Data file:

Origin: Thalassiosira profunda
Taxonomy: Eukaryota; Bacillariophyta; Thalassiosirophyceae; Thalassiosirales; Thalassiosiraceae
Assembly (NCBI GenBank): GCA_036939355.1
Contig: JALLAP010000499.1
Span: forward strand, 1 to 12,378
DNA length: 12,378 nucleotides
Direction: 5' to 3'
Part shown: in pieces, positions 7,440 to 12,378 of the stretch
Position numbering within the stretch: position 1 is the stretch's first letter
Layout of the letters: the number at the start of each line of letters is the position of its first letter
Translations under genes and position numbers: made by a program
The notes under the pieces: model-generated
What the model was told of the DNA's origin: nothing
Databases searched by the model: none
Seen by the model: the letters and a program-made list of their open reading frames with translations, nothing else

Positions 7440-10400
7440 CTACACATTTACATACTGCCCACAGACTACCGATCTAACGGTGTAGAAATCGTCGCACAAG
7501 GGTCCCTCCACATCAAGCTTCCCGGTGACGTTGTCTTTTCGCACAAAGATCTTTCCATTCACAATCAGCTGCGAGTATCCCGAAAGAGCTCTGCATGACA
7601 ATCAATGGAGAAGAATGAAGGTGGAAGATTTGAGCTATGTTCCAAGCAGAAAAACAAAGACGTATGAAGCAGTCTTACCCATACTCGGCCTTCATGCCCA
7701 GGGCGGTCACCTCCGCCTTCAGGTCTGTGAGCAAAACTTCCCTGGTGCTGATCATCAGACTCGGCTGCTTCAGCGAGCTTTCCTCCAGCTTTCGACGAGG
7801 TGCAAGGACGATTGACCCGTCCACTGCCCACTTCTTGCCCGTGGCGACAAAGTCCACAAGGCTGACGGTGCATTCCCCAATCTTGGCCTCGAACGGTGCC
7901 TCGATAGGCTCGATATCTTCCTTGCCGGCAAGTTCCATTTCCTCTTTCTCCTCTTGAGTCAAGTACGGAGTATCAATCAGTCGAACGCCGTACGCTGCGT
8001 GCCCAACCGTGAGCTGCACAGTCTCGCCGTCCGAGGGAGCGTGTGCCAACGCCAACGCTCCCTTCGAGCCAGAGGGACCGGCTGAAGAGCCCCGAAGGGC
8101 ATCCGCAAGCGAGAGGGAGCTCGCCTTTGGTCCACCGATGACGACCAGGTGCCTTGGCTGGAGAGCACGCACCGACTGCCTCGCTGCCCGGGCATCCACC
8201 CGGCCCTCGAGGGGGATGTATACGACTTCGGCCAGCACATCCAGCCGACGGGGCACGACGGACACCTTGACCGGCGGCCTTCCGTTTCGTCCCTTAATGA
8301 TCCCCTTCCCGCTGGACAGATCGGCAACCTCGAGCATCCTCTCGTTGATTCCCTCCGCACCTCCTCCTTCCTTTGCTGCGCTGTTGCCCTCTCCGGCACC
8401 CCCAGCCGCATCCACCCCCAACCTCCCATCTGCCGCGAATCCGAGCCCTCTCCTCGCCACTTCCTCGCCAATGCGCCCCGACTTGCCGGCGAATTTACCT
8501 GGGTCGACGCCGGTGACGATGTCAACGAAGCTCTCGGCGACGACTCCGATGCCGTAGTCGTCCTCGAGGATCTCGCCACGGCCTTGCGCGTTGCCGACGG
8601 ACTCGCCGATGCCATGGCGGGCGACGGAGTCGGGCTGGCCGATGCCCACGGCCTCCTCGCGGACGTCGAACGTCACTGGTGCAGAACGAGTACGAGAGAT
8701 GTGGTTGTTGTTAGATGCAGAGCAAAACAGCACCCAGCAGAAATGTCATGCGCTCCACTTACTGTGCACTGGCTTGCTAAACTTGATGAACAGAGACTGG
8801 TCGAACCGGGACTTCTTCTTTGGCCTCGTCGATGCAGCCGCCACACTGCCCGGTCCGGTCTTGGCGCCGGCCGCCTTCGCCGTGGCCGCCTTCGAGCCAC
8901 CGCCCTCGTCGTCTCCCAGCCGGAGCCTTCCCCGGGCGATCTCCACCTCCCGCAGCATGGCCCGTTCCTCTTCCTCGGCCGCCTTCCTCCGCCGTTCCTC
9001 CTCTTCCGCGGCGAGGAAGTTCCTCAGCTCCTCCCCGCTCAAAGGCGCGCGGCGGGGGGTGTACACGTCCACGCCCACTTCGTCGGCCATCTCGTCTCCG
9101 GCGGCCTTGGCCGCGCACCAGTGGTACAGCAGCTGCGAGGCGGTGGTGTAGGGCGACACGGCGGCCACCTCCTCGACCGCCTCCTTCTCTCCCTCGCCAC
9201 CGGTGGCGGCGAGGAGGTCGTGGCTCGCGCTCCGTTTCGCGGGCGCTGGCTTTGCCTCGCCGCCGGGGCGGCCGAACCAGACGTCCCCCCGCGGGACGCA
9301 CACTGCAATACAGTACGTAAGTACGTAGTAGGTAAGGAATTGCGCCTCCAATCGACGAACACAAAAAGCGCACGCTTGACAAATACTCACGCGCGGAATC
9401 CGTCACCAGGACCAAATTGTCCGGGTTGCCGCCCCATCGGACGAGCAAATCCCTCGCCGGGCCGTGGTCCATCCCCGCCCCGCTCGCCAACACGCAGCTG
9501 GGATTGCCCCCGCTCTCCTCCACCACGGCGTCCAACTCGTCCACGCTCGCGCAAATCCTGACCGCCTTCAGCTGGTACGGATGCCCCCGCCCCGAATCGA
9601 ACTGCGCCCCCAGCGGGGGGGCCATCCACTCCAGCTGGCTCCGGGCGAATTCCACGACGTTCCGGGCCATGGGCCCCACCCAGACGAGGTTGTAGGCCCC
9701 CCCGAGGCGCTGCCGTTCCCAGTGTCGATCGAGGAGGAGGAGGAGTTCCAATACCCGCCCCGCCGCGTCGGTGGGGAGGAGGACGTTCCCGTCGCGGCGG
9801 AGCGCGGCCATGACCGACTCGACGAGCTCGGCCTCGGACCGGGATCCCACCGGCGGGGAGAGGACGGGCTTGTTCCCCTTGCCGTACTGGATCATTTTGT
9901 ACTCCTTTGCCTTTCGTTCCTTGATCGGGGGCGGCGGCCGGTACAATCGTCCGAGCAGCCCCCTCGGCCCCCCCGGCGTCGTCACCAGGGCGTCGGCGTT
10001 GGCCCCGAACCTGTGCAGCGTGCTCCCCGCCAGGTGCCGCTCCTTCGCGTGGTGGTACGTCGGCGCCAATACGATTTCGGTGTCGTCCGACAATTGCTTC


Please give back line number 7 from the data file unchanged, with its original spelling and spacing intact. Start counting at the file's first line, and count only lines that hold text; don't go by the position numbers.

Direction: 5' to 3'